Attention: I need to make sure I have less text over all especially if I am talking while I have a slide up. I can have images that relate or reinforce what I’m saying but I really need less words on the slides / just in general.

    Generation I do need to help students to find ways that they can apply what they are learning and make it relevant for them. I did read the first bonus article but I do want to look up the “Math Council” especially given the diverse nature of my student population. I have had conversations with my students about social just issues including bringing up books / movies like “Just Mercy” and other things. I guess my math tie in I do talk about the statistics and how some things just aren’t fair right now and it will take many of us being aware and speaking and listening to get things to change.

    Emotion is somewhat addressed by what I said in the previous section. I do have a bit of a more conversational approach. I do need to do better about connecting with and understanding where all my students come from. And I need to help make sure connections are made for all with their own stories. We do sometimes end up with “in class jokes” based on things that happen in math class. We’ll say we’re using “so-and-so’s technique” or “that-person’s” method to look at a problem. It could be a running conversion for week.

    • Kyle Pearce

      Administrator
      August 19, 2021 at 6:57 am

      You’ve done a great job connecting these ideas to your own context currently. You’ll be in a great spot when you begin the new school year to apply these ideas moving forward. Nice!

  • Denny Nelson

    Member
    August 18, 2021 at 8:51 pm

    Spacing I know you said you were going to do more with in the next lesson. I do understand that I don’t just want to do everything all together for 3 weeks … and rarely repeat it after that. This one is going to take more thought and intentionality. I am fortunate that it is still summer for me and I can do a little bit more big picture planning before the school year starts. But I do need to work on both my understanding and implementation here.

  • Serina Signorello

    Member
    September 7, 2021 at 9:22 pm

    Since my first week is going to include non-curricular tasks. I am choosing a task that I plan to use again this school year, camera case and pad of paper weigh in,

    Attention:

    The curiosity path is excellent for getting the students to start thinking and communicating right away with a notice and wonder. I love how this activity can be reused when solving systems of equations later in the year.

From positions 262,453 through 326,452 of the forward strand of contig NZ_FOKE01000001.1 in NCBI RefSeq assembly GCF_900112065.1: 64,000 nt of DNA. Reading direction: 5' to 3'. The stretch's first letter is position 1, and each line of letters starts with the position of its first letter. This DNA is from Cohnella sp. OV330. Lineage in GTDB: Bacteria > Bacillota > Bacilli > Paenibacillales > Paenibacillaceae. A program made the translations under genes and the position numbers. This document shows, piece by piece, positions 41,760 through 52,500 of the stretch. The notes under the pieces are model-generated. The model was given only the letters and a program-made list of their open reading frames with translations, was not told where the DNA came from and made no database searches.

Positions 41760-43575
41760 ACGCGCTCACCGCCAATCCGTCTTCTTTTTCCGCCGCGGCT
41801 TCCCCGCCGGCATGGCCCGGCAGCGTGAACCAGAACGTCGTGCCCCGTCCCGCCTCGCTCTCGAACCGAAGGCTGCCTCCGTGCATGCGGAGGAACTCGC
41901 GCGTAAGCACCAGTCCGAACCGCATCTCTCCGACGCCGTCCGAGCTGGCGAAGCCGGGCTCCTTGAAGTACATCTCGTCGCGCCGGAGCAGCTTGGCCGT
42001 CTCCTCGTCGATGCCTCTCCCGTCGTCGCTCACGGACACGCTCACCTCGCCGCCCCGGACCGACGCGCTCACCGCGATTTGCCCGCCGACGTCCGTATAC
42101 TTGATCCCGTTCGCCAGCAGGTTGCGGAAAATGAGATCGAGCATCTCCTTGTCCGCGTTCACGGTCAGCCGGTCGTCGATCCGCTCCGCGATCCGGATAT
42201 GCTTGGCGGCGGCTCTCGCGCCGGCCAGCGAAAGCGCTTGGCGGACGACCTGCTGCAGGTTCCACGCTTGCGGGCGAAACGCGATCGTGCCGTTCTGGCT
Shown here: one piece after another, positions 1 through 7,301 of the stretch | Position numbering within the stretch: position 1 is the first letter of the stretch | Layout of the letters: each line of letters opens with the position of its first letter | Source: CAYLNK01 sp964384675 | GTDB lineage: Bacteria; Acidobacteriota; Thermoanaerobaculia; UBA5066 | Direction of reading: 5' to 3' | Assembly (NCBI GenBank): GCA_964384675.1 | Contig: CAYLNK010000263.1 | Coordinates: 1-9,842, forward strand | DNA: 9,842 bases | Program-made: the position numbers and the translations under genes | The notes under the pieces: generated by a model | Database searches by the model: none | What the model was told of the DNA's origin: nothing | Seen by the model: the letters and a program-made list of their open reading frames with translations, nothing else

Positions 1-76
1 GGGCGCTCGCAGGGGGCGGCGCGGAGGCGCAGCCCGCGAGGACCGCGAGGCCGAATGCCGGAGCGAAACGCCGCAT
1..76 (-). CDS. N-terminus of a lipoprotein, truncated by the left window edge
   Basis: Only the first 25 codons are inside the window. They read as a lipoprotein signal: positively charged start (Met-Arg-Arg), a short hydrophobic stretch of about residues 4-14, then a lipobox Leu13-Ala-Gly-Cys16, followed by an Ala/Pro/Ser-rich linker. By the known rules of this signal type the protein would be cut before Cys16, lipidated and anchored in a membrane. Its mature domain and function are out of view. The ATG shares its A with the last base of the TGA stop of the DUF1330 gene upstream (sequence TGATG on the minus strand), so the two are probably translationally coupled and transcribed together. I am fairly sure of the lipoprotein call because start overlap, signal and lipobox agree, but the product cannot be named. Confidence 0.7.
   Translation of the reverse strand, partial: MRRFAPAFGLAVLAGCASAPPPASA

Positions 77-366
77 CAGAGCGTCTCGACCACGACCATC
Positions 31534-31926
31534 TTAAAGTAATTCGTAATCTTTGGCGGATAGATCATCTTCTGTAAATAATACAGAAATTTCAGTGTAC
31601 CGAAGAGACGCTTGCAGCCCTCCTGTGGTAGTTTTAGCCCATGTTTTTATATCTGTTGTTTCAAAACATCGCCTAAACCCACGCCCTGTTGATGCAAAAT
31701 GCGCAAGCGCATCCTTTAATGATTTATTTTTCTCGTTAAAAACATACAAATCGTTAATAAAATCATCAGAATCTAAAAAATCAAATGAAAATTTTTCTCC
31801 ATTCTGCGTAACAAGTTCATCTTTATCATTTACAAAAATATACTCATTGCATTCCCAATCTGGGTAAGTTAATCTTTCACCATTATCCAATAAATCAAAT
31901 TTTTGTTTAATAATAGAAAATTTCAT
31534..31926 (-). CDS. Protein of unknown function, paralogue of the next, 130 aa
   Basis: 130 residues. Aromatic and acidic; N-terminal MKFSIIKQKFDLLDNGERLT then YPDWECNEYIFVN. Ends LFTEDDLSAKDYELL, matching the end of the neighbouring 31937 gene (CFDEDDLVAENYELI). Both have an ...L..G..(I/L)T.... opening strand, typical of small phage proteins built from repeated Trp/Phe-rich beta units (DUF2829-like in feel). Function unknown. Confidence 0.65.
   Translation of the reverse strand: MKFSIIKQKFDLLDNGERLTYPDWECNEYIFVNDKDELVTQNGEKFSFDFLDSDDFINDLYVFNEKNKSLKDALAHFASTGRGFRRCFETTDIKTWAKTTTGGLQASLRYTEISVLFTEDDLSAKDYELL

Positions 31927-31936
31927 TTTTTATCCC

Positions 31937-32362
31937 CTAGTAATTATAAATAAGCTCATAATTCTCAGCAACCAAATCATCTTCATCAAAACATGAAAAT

Generation:

    As the students are working on this activity and creating models and putting pieces together they are engaging with the content. Students can also create their own example with a different amount of sticky notes or create their own example with different objects in the classroom.

    Emotion:

    Extension that students create their own example gives them autonomy.

    Spacing:

    Again I love how this task can be used to represent linear relationships in different ways (table, graph, and equations), write equations given two points, and solving systems of equations.

  • Jackilyn Wolford

    Member
    May 13, 2020 at 2:32 pm

    This sounds like a great lesson. I hope you were able to get your technology to work in order to present it! Were you able to have the students break into smaller groups? (Zoom?) and were you able to get some good feedback from your students?

    This lesson intrigued me and I’m curious how it went in the remote setting.

  • Kelli Fisher

    Member
    May 17, 2020 at 7:06 pm

    I think your lesson is great because not only are you making it fun, using the idea of a Treasure hunt, but the topic is a great way to move into Systems of Equations in the future. What type of solutions will you find with perpendicular lines?

    What solutions will you find with parallel lines ? This goes along with slope and equation of the line.

    There is alot your students can learn with this, keep attention, emotion positive and using the 3-part framework to enable the notice/wonder….estimation…..refining the answer, etc.

    FUN !

  • Nancy Van Hall

    Member
    June 5, 2020 at 2:38 am

    Reflection is tough! There are a few apps for school that allow students to reflect on their learning, what they had questions on and what they can do to better understand. One I have used is called Sown to Grow. It helps me to stay on top of their reflections better than paper and pencil. Also, a quick ticket out the door is another good option that takes just a few minutes of class.

  • Ericka Legnard

    Member
    June 15, 2020 at 11:57 am

    I agree, this is so hard with remote learning!

    One thing I tried that helped (though not quite the same) were having students post notice and wonders on padlets, and then comment on each other’s, kind of like we’re doing here. That was pretty effective. I could then take some kid responses, organize and highlight them, and then turn it into the opener for the next day. It’s definitely slower than it would be in class, because kids have a lot of time to complete them instead of doing them on the spot. If you were doing synchronous, that could work in real time.